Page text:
|Date(s):||November 27, 1888|
|Tag(s):||African-Americans, Crime/Violence, Race-Relations|
|Course:||“Rise And Fall of the Slave South,” University of Virginia|
James Holladay, a farmer from Spotsylvania County, Virginia, felt relieved as he read Francis Ruffin's pamphlet entitled The Negro as a Political and Social Factor. Holliday conveyed his gratitude in a letter to the author. Holladay proclaimed, Your forcible presentation of facts, derived from a national experiment, and from extended intelligent and conscientious observation in different fields. . . is fitted to cement the union of those whose convictions of the unfitness of the negro, in capacity and character for the position to which he is hoisted, have rested mainly on circumscribed tho' it may be personal observation. Francis Gildart Ruffin, a planter in Chesterfield County, Virginia, wrote several political papers based on scientific racism that were widely read and distributed. Planters throughout Virginia and other southern states responded to Ruffin's writing with support and enthusiasm. Scientific racism involved the use of observations or data to substantiate the claim that black people are socially, biologically, intellectually and culturally inferior to whites. Proponents of scientific racism claimed that racial differences were a result of inherent genetic or biological qualities of the members of each race. Central Virginians, like Holliday, placed importance on the use of systematic observations and facts to substantiate anecdotal evidence and validate their claims concerning the negro's inferiority. Central Virginians who endorsed scientific racism at the end of the nineteenth century argued that the inferior attributes of negroes could not be overcome through social experiences.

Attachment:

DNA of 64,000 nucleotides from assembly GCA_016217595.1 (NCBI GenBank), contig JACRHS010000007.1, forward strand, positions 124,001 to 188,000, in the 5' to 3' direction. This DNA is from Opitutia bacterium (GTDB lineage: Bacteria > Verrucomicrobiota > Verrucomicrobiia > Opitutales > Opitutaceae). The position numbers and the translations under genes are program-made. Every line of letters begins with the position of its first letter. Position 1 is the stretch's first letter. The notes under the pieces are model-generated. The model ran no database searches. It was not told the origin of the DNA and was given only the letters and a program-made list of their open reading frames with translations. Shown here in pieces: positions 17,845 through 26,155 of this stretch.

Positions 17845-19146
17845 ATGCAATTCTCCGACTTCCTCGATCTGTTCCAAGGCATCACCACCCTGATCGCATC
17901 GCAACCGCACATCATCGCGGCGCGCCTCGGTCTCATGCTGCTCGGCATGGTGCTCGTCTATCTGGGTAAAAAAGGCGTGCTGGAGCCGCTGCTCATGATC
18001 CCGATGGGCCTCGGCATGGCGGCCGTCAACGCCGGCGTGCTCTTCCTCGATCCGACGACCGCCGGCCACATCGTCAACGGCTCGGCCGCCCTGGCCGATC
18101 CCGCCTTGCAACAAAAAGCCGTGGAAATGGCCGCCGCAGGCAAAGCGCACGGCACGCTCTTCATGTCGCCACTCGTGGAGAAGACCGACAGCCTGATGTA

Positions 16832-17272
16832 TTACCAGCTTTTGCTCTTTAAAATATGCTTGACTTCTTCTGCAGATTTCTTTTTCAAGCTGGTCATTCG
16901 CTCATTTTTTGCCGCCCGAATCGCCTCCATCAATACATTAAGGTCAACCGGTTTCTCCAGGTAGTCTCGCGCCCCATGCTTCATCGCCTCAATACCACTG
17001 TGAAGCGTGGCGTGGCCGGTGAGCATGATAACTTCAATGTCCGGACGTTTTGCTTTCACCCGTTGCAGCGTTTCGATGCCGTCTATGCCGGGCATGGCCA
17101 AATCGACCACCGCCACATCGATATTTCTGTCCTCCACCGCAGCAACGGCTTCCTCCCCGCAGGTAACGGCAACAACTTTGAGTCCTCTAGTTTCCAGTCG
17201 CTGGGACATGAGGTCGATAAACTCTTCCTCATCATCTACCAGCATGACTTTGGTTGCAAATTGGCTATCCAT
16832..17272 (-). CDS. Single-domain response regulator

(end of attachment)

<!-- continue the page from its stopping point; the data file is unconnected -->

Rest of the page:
Although Holladay directly articulated his support for scientific racism in his personal correspondence, other Central Virginians expressed scientific racism in more subtle ways. In the Fredericksburg Free Lance, the reporter who wrote an article about an incompetent police officer, Policeman Brace, claimed, A little duck-legged colored girl out ran him so far in a chase that she was out of sight the first jump. In order to make the policeman's lack of skill especially clear for the readership, the reporter chose the most extreme point of comparison, a young colored girl. The concept of black biological inferiority was readily available in the minds of Central Virginians at the time. Other newspaper articles attributed crimes committed by black men to their childlike mental deficits, such as one man's sweet tooth and another man's confidence in his good looks. Central Virginians considered black perpetrators intellectually inferior, as their criminal intent stemmed from the mental defects of their race instead of a fully conscious, rational choice to commit crime.
According to George Fredrickson in Racism, scientific racism was a medium through which whites, like Holliday, from areas throughout the South justified denying black people full legal or social rights and status in the late nineteenth century. Southerners thought that the northerners' support for black rights clearly contradicted southerners' arguments regarding the inability of blacks to successfully assume a higher position in the social and political order. In the letter, Holladay expressed his anger as he claimed that northerners had abruptly placed [negroes] on a political equality with the intelligent and cultured white people who were recently their masters. Many southerners, such as Holliday, felt that northerners lacked the knowledge of the fallibility of the negro that southerners had developed through extensive experience with their slaves. Yet, Fredrickson argues that northerners believed that African Americans were inferior, as well. People from both the North and South had problems granting black people equal political and social rights in the late nineteenth century.